Final Four News and Notes

SAN ANTONIO — News, notes, and quotes as Kansas gears up to face North Carolina in the Final Four at the Alamodome tonight.


North Carolina and Kansas are two of the most tradition-rich teams in college basketball history. The Tar Heels are the second winningest program (1,950 victories), while Kansas ranks No. 3 with 1,941 wins.

North Carolina is tied with UCLA for most Final Four appearances with 17; KU is tied for fourth with Kentucky with 13 Final Four berths. The Tar Heels have won four national titles, while the Jayhawks own two national championships, the last one coming exactly 20 years ago, yesterday.

UNC ranks No. 2 in all-time NCAA tournament appearances with 40, while Kansas is fourth with 37. The Tar Heels are first in consecutive appearances in the Big Dance with 27 (1975-2001); KU is third with 19 (1990-present).

Interestingly, UNC and KU have met just eight times, with ‘Carolina holding a 6-2 edge in the series. The Tar Heels are 2-1 in Final Four games against Kansas, beating KU for the national title in 1957, losing to Kansas in the 1991 Final Four, and beating the ‘Hawks in the ‘93 Final Four.


North Carolina Player of the Year Tyler Hansbrough was asked on Friday if he would have attended Kansas if Roy Williams had remained at KU. Williams began recruiting Hansbrough when he was still head coach at Kansas.

“That’s a tough question to answer, first of all because we’re playing Kansas tomorrow, and second of all, coach Williams was at ‘Carolina and he sold the University of North Carolina to me when he recruited me,” Hansbrough said. “I felt like I had a really good relationship with coach Williams, and I did come to play for (him), but it was at the University of North Carolina. I really liked the university.”


KU senior Jeremy Case was recruited by Williams. He remembers Williams’ phone call to him when the former KU coach bolted for ‘Carolina.

“He kind of gave me the reasons why he was leaving and then apologized that he had put me in the situation,” Case said. “(He) just wished me the best, and I wished him the best. There were no hard feelings at all. I think it was hard for him to tell anyone (he was leaving) because it was one of the biggest decisions he’s made in his life, and it was one of the toughest ones. I could tell in his voice that it was hard for him.”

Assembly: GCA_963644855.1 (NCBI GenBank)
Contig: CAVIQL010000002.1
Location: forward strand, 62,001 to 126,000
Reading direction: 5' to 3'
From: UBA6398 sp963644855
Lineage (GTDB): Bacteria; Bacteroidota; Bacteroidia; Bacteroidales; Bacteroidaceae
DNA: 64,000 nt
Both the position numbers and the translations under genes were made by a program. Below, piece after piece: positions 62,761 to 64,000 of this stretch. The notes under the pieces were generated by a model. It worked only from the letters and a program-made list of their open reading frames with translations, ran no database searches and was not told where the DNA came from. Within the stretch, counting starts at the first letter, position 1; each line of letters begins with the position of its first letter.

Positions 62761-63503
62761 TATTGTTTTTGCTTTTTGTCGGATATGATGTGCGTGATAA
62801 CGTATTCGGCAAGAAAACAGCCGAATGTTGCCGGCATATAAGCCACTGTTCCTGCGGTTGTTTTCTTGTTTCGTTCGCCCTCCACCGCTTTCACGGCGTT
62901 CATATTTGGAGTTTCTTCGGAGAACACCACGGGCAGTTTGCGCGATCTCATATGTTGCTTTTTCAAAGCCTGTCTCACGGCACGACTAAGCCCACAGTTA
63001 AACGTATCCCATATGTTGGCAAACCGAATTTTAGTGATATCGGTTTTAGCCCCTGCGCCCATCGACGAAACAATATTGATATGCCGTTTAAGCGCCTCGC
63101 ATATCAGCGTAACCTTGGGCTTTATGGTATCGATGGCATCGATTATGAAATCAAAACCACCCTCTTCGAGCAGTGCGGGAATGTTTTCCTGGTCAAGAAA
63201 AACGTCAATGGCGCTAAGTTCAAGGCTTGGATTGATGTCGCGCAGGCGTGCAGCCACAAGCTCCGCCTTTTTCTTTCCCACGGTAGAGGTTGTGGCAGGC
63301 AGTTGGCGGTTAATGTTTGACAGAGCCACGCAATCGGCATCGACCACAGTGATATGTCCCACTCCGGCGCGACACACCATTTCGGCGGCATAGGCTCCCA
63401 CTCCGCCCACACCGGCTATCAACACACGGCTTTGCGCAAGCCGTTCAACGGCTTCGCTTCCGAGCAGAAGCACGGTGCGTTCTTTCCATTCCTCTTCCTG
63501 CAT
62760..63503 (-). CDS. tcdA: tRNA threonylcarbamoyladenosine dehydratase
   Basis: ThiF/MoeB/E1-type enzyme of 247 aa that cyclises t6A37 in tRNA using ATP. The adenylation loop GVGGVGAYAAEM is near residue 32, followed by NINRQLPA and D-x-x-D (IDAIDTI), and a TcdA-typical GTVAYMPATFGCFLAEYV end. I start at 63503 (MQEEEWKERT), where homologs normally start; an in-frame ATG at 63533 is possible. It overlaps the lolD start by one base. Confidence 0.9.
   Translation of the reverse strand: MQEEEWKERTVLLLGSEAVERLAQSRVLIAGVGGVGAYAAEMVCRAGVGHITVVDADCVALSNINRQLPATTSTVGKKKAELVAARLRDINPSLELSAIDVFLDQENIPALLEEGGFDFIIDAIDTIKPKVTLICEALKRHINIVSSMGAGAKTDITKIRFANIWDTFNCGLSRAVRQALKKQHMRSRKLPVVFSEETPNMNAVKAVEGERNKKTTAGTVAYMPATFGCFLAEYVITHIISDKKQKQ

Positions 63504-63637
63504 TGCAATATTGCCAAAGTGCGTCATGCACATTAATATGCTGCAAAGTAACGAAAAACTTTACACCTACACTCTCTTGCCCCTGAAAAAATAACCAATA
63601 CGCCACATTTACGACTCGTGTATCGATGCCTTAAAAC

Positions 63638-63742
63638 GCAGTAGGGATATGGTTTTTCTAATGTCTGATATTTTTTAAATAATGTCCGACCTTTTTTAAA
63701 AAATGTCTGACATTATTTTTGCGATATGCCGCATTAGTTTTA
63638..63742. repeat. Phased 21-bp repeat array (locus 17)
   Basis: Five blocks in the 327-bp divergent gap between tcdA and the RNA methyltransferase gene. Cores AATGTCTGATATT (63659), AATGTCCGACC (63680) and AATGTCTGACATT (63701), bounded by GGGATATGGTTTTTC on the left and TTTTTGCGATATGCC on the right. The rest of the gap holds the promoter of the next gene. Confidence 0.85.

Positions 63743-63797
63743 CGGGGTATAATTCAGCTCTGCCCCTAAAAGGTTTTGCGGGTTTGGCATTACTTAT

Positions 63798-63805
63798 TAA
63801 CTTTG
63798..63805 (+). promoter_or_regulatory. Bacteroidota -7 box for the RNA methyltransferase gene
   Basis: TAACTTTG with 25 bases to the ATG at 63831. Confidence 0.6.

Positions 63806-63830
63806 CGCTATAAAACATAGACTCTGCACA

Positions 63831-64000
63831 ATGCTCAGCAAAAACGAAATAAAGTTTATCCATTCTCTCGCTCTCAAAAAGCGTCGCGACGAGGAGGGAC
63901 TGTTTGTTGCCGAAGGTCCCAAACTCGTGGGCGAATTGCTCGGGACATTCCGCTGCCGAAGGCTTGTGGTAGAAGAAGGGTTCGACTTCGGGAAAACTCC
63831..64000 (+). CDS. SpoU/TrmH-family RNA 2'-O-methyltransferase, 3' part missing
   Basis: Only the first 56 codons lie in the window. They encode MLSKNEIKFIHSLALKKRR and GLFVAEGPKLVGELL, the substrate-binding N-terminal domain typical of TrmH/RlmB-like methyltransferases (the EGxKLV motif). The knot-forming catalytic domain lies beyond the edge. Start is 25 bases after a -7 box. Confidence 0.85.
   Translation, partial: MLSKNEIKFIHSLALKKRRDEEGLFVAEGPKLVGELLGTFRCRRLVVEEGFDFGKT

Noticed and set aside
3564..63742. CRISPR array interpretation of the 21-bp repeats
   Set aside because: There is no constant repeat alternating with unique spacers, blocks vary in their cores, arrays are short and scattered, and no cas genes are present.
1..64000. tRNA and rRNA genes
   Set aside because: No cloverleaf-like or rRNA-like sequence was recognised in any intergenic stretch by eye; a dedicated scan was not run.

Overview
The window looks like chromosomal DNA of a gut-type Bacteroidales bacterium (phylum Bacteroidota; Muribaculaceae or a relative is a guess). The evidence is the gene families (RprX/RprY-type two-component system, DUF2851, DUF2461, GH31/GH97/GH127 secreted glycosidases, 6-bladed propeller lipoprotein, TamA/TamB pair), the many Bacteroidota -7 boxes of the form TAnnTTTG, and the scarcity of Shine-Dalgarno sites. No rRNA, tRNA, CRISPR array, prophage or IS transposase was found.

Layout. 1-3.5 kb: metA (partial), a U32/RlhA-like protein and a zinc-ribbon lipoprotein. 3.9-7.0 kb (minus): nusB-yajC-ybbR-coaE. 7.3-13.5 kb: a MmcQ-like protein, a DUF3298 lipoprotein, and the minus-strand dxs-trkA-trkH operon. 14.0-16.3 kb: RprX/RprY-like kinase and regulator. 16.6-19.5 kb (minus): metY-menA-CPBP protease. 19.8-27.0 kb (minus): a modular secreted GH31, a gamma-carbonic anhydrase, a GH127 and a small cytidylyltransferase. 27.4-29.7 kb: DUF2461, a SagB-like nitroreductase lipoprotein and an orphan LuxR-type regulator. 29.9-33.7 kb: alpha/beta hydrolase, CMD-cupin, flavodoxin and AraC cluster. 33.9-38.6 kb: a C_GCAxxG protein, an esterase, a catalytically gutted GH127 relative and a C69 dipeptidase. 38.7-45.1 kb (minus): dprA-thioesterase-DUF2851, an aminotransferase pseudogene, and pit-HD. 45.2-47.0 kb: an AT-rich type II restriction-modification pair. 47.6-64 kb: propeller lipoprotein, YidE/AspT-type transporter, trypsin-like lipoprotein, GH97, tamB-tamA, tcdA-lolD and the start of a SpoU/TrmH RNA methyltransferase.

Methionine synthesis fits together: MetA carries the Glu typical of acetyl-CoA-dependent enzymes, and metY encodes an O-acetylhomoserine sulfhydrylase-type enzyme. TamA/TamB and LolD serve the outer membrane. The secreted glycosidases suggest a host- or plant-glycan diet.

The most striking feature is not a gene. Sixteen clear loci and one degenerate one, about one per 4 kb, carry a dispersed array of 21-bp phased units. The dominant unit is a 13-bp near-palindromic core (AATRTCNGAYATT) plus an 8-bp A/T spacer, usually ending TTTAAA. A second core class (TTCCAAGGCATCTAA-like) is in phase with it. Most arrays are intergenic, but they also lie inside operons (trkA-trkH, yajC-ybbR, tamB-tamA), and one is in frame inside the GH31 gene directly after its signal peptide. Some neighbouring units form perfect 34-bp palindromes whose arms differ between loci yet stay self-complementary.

“I was pretty disappointed,” Case added about Williams leaving. “I was anticipating playing for coach Williams, a great coach. I was excited about that. I had to realize he had to do what was best for him. I talked to my father and mother. Kansas was the place I wanted to be, it wasn’t just because of the coach. It was the tradition and the fans and the whole atmosphere that Kansas has.”

Case’s dad, Win, played with KU coach Bill Self at Oklahoma State. Win attended KU’s practice on Friday. He and Self embraced.

“He’s waited a long time for that possession,” Self told Win about Jeremy’s clutch three-pointer with eight seconds remaining before halftime in KU’s Sweet 16 game with Villanova.


Self was asked about attorney Stewart Campbell’s quote in the Tulsa World on Friday about the Oklahoma State head coaching vacancy. The paper reported that Campbell represented Self. “I am completely in a wait-and-see mode. I never say never. They would have to be eye-popping numbers (for Self to consider OSU),” Campbell said.

“He’ s not my agent,” Self replied. “Stewart Campbell is an attorney that looks over my contracts. So he does not speak for me. I have not spoken to Stewart Campbell about this. I haven’t spoken to Stewart Campbell in a month. So anybody speaking on behalf of me doesn’t know what they’re talking about because I will speak for me. So if that was said that way, I’m very disappointed. That’s not an indication of how I feel. I’m not looking for anything except our team to play well this weekend. That’s all I care about.”

And about KU Athletics Director Lew Perkins and Self meeting after this season is over?

“I hope Lew is talking about something in that regard (contract extension) as opposed to where we’re going to play golf when he said he wanted to meet with me after the season,” Self said. “I don’t know. You’d have to ask Lew about that. But I’m hopeful that’s the case.”


Williams recalled his matchups with North Carolina in the 1991 and 1993 Final Fours as KU head coach.

“(In) ‘91, I didn’t think coach (Dean Smith) was dealt with fairly at the end of the game (when he was ejected after picking up two technicals). I was so disappointed because I thought it was to get more attention than how well my team played. I didn’t think it was fair for my kids.

“(In) ‘93, Adonis Jordan and Rex Walters walking off the court, knowing that was going to be the last time I was going to get to coach those two kids and how much they meant to our program. Adonis, my first recruit at Kansas, starting at the point for us three years, two Final Fours. You  know, I’m corny. You just got to live with that. So both thoughts (in ‘91 and ‘93) were about the kids that I had playing for me.” Top Stories